I responded with a comment on one such post, and that got me thinking more deeply about what I was trying to say.
I class myself firmly in the traditional print camp. I am not tempted to get an e-reader of any description, and I suspect it'll be a long time before I do.
I like the feel of paper
Often the cry of us techno-Luddites.
And it's true. I do like the feel of a real book in my hands. But that's no reason to despise alternatives. After all, nobody is trying to dematerialise my print collection, so the electronic revolution is hardly a threat to what I already own. And I've never been against change. In fact most of my working life has been as an agent for change. I built my own home computer back in 1979 (before Bill Gates took all the fun out of computer ownership) and I love to try new things.
In this case I get such a strong feeling that I don't even want to try, that I suspect this is just a surface rationalisation.
I need to dig deeper...
I don't trust modern technology
This is more subtle, and more credible.
The pace of change is such that today's must-have toy is tomorrow's museum piece. Why would I want to build a library on such shifting sands? Some of the books on my shelf are many decades old. What will become of the Kindle in forty years time? Will the books I purchase now still be readable? I doubt it.
Related to this is my reluctance to commit slices of my very limited time to learning new technology. My experience with PC bloatware has not been happy, everything is more troublesome than it has any right to be, and I just don't want to invest that time in what is likely to be a dead end.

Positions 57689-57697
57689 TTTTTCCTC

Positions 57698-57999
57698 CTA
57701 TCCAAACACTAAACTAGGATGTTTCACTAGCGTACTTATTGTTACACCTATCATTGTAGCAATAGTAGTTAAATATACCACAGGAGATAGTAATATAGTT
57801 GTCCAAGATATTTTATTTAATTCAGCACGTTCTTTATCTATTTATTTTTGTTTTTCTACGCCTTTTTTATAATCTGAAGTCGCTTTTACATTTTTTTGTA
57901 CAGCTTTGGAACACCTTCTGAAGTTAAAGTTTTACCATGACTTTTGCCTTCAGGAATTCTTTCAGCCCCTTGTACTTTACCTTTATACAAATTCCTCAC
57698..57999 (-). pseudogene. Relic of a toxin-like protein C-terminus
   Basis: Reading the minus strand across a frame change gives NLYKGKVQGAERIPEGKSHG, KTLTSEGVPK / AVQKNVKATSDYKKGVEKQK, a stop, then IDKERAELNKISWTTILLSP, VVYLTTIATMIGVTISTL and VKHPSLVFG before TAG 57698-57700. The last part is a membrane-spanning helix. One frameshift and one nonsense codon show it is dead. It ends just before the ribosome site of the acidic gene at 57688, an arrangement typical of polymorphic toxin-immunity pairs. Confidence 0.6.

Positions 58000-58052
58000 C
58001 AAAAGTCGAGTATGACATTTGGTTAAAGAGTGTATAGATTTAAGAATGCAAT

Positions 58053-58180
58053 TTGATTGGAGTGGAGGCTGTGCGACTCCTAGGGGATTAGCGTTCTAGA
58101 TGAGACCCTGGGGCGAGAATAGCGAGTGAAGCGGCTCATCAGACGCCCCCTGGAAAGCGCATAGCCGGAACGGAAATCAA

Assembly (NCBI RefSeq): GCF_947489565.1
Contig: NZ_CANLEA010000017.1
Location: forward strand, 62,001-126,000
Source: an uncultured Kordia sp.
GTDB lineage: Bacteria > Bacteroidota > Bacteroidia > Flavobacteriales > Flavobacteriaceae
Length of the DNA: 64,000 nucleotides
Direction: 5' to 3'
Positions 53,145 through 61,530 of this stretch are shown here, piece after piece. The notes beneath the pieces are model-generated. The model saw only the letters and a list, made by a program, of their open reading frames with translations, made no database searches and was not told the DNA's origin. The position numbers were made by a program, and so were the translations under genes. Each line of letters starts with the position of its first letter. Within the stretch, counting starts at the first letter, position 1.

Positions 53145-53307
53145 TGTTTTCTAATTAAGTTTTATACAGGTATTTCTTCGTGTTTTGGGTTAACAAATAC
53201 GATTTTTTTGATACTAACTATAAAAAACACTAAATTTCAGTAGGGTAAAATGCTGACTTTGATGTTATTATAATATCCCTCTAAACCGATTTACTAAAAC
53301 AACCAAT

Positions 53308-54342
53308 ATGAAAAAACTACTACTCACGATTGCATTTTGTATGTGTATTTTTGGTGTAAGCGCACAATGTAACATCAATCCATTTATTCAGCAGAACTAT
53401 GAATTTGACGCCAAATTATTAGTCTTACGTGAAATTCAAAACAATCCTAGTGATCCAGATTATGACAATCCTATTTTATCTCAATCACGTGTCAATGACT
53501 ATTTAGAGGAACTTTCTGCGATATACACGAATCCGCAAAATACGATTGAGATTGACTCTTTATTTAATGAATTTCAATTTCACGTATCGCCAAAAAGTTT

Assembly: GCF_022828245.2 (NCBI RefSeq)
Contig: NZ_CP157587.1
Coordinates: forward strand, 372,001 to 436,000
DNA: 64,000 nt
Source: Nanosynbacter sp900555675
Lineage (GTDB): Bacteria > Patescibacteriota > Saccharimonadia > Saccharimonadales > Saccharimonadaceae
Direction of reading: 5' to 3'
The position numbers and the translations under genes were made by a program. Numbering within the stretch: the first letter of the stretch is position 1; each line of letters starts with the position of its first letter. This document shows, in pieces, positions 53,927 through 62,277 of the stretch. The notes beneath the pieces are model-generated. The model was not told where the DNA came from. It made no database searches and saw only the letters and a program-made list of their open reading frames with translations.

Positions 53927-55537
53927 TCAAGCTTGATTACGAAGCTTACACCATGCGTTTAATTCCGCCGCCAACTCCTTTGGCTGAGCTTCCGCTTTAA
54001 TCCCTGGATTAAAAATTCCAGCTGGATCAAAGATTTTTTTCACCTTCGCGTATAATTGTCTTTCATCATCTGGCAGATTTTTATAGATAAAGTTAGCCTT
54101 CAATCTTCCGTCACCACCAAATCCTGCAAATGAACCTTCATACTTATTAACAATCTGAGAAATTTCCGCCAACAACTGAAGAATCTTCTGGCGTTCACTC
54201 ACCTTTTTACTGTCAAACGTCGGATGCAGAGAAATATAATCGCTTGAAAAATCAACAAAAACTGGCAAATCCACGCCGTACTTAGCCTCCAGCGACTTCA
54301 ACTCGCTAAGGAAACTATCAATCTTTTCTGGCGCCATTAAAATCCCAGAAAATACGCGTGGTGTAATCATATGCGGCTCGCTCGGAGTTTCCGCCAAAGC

And yet most of the music I listen to now is on an iPod. I hardly ever get out one of my stack of CDs, and the ephemeral nature of my current collection is not something I worry about.
No, this excuse doesn't quite cut it either.
It is threatening my dream!
Now this is more like it.
When I started writing, just over six years ago, e-books were barely on the horizon. Self publishing was still the poor relation to traditional print, the option of choice for some niche markets, but the choice of last resort for many.
I dreamed of finishing a novel. That, alone, was a significant step. But beyond that was the dream of being taken seriously by someone in the profession, of gaining some measure of acceptance in this big and frightening world, and finally of holding my own book in my own hands and seeing it on the shelves of my local bookstore.
E-publishing is threatening my dream.
If I were to go that route, I would never be able to hold the tangible results in my hands, nor see it on a shelf. If I self-publish, I am giving up on the mark of acceptance that getting an agent or publisher would denote.
I am seeing my dream washed away on the tide of technology. That is why I am so hostile to it.